Role of Government
Roosevelt used the developing power of the government to create the New Deal which helped rebuild the nation. The executive branch was previously not involved in business or peoples’ lives. For example, when Hoover was the president, the veterans from World War I, also known as the Bonus Army, marched outside of the White House for the bonus that they were promised for serving their country, but Hoover had troops go out and break up the crowd while he barricaded himself in the White House. Then Roosevelt replaced Hoover, the involvement of government changed significantly. Roosevelt thought he could extend his power, so he did, and to an extreme. He came up with relief, recovery, and reform programs as a part of the New Deal. For example, the Agricultural Adjustment Act, which paid farmers to limit sizes of crops and herds on farms, was a recovery program because it was a temporary program that helped certain people, farmers in this case. Also First Lady Eleanor Roosevelt's efforts empowered women and got them more involved in government which got some of their individuality back into the nation. All in all, the role of government grew drastically, from the previous republican presidents', Harding, Coolidge, and Hoover, Laissez-Faire policy to the more hands-on approach of the democrats.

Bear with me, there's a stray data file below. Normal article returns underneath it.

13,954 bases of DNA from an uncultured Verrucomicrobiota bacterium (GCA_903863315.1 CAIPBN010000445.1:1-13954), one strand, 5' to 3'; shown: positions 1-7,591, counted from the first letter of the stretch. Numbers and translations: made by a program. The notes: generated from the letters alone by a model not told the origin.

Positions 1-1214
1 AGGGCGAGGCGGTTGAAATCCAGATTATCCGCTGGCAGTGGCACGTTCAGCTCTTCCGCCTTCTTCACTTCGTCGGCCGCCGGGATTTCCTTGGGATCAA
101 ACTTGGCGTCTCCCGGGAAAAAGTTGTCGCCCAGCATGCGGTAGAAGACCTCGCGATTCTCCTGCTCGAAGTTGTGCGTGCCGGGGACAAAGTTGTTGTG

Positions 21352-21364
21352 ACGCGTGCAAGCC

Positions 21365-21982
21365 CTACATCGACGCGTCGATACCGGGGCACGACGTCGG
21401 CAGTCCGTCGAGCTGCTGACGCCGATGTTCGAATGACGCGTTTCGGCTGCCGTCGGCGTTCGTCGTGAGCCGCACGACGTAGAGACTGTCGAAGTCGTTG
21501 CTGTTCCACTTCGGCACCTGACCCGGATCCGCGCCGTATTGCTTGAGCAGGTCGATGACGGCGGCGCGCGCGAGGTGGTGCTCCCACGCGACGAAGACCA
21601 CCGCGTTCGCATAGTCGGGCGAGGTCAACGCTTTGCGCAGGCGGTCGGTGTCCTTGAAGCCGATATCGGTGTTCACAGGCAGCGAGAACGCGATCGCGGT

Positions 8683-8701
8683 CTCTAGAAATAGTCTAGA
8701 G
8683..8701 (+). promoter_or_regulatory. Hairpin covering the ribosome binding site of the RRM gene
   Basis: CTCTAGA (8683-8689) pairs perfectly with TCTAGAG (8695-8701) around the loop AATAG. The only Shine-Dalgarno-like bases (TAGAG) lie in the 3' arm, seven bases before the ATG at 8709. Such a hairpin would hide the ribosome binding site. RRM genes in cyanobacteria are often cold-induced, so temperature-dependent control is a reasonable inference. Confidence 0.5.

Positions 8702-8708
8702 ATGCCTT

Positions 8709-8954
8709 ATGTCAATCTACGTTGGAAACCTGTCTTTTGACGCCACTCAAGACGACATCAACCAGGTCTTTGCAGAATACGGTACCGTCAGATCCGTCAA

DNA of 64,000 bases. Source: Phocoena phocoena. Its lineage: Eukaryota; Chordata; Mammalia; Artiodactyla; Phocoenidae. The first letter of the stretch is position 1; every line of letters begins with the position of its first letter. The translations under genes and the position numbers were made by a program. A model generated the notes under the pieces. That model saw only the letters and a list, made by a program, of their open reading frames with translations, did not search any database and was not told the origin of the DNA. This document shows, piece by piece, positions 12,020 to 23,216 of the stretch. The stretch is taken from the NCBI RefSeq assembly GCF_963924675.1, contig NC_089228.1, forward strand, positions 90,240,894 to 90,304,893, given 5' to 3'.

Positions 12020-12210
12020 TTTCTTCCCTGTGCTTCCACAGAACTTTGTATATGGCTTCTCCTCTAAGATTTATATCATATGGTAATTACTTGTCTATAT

New Deal Programs for Rural America